When Philip and I first started recording this record I realized for the first time – after 20 years of writing, recording and touring – this is what success feels like. No more talking about target demographic – no more reducing the melodies of my soul to a mere product to be bought and sold – we were back in my mom’s basement in high school when we first started writing songs before we could even play our instruments. We were back discovering sonic landscapes in a world before someone told us it was against the rules to dream.

That audacious, naive, childish idea that a song could maybe contribute to changing the world snuck back and found it’s way into my brother’s studio in Lincoln NE the day I picked up a mandolin and he hit the record button. Somehow – after losing so much to the rock and roll dream – I found my way back home. And these melodies chronicle my journey towards freedom. No more passing songs through the sanitizing filters of countless gatekeepers – at some point, I’ve got to write honest melodies and that’s what we did this time. I’m not going to sell out and I’m certainly not buying in – because I’m a soul inside a body. I’m not a commodity. I won’t dilute this blood that I bleed.

You might hear this record and think that my voice is a bit out of tune at times or that the instruments aren’t perfectly in rhythm – I hope you do. Some people might think that it’s against the rules to use the same rhyme sound 8 times in a row or that my grammar is wrong or my theology is off or that Philip mixed the bass guitar way too loud. All of that is probably true. For sure the bit about the bass guitar.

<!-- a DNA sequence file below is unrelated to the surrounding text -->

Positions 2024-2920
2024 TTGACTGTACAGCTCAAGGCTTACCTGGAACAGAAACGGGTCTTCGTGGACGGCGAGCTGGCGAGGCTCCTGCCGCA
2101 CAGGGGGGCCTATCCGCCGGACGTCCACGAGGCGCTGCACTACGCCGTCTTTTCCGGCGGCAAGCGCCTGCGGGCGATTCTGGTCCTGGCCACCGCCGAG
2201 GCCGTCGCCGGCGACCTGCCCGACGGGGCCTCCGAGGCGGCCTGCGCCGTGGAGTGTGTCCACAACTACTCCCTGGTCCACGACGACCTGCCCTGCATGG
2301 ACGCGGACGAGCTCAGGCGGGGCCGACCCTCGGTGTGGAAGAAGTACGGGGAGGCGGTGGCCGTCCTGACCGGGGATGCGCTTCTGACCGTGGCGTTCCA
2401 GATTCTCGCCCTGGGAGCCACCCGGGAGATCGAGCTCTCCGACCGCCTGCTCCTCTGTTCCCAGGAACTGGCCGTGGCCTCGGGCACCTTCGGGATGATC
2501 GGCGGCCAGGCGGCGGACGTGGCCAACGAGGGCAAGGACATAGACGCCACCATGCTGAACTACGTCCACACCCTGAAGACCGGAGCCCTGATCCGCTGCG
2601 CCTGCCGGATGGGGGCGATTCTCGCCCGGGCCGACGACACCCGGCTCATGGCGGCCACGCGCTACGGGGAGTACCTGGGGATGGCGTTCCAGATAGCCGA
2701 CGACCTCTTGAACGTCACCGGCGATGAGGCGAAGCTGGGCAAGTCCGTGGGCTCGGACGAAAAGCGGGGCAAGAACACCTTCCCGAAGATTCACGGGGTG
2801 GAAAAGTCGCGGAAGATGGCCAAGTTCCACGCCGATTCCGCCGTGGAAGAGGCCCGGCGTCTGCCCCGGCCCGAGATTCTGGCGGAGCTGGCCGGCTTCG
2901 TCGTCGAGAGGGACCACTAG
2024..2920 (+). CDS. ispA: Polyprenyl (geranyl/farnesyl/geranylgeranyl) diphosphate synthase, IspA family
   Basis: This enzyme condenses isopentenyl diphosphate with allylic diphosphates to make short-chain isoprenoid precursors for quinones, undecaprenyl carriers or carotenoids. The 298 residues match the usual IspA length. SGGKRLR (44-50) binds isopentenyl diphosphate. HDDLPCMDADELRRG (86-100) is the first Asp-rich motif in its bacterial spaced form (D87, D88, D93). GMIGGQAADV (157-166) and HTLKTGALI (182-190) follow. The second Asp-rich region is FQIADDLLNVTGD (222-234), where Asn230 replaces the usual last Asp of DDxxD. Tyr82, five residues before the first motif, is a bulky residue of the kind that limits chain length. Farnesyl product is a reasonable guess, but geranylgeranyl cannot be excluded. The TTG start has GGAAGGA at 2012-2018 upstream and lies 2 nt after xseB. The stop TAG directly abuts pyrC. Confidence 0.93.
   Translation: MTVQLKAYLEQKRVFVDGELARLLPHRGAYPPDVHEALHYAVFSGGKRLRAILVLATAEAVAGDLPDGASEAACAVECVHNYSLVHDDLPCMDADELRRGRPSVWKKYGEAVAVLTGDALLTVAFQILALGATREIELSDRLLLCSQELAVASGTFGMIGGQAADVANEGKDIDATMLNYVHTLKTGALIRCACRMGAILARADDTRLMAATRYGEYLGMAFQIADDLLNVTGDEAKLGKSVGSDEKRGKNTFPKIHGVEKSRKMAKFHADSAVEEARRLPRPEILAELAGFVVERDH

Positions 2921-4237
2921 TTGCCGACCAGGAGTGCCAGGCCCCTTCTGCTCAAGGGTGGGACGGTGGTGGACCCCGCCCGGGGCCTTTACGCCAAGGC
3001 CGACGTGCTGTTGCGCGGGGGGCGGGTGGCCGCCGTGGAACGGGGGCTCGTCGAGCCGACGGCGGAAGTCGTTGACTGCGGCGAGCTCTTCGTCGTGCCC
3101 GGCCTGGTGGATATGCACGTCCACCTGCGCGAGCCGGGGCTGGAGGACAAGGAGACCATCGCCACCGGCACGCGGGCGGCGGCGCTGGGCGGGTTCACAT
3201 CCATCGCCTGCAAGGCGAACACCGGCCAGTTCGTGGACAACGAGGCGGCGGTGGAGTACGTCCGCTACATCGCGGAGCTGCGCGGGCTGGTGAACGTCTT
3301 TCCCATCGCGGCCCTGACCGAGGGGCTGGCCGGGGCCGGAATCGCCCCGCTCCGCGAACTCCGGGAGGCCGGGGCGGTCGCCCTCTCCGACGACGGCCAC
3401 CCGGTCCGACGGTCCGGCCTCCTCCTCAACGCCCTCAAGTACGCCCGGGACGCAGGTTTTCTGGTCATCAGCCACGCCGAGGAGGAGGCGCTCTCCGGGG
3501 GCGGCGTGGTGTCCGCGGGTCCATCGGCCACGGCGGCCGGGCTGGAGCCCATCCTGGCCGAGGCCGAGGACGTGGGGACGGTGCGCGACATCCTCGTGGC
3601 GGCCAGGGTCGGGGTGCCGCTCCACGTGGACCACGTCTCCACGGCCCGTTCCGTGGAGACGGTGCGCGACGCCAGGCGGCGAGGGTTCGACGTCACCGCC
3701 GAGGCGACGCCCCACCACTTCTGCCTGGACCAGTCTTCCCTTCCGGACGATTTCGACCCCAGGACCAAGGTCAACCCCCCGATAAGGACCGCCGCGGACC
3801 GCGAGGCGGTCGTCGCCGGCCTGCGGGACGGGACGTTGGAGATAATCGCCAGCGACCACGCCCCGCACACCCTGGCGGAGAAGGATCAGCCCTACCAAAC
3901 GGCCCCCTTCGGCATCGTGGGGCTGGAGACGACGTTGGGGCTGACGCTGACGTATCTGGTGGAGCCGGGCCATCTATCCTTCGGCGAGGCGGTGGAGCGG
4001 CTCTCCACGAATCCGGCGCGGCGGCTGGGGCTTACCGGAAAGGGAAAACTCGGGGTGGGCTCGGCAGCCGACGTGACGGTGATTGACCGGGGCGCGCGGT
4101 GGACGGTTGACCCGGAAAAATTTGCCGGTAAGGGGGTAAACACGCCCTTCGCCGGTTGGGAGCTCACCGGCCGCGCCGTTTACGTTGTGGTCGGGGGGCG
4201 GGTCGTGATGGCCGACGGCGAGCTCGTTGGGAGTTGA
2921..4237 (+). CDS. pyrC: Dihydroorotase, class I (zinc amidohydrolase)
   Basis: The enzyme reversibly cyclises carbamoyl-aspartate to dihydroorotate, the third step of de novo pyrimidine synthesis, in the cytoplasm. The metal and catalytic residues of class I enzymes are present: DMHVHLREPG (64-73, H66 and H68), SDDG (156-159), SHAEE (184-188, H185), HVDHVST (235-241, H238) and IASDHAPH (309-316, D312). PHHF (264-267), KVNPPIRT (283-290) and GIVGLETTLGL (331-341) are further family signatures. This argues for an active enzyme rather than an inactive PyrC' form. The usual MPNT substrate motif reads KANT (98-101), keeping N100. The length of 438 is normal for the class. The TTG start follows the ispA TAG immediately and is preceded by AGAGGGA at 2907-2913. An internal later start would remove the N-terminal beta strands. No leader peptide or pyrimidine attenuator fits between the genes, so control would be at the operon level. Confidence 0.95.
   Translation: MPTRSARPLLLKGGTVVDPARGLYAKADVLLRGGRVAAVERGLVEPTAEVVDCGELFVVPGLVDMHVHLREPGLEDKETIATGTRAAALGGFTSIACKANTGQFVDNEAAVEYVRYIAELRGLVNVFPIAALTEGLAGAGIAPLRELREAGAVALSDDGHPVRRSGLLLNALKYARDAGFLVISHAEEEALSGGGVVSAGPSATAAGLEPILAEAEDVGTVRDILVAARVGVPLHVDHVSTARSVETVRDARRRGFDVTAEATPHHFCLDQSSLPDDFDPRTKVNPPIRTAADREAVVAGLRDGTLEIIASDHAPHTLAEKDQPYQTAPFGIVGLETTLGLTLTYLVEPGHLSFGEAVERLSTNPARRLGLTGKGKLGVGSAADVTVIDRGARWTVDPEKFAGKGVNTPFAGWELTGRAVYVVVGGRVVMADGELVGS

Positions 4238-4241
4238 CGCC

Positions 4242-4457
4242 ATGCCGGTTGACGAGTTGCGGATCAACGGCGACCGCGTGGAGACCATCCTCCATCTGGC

But I hope you hear my soul – technology and a machine obsessed with perfection would drown it out and cage it in. But I will sing above the noise of perceived perfection – I will sing about freedom for the oppressed at 100dB this time around – because I’ve found freedom myself.

Music Times Interview on Counter Trafficking

Here’s an interview I did with a great lady named Kim Jones of Music Times.  We ended up talking for an hour on the phone about human trafficking and the fight against it.


“Remedy Drive’s song, “Commodity,” has spent six weeks at #1 and the story behind it has already made the rounds. In this exclusive interview, David Zach goes deeper into why he is so passionate about human trafficking and doing something to stop it.

Kim Jones – Human trafficking has become a buzz word in the media, but many people really have no concept of what it is or where it happens. How did you personally go from seeing it in the news to actually taking a trip with The Exodus Road to see it up close and personal?

David Zach – My first attachment to the injustice to children was watching the Kony 2012 video where boys are kidnapped from their villages and then brainwashed to fight a war for an insane warlord. We had been doing benefit concerts to raise awareness on this issue with a group called Invisible Children over the last 5 or 6 years. But when I watched that video my heart was moved in a significant way to get in the fight. It was then that I started writing a lot more lyric specific to injustices towards children and wanting to get in the fight but being scared to. I met with Matt Parker from The Exodus Road. He has 3 kids just like I do. I realized when we were meeting that if I’m going to have any impact calling people to action – real action on the front lines – then I need to be on the front lines myself. Awareness and advocacy are important – but I want to multiply action – so I asked if I could be trained as an undercover operative and join him and Delta Team (the Southeast Asia branch of The Exodus Road) on covert missions into the darkness.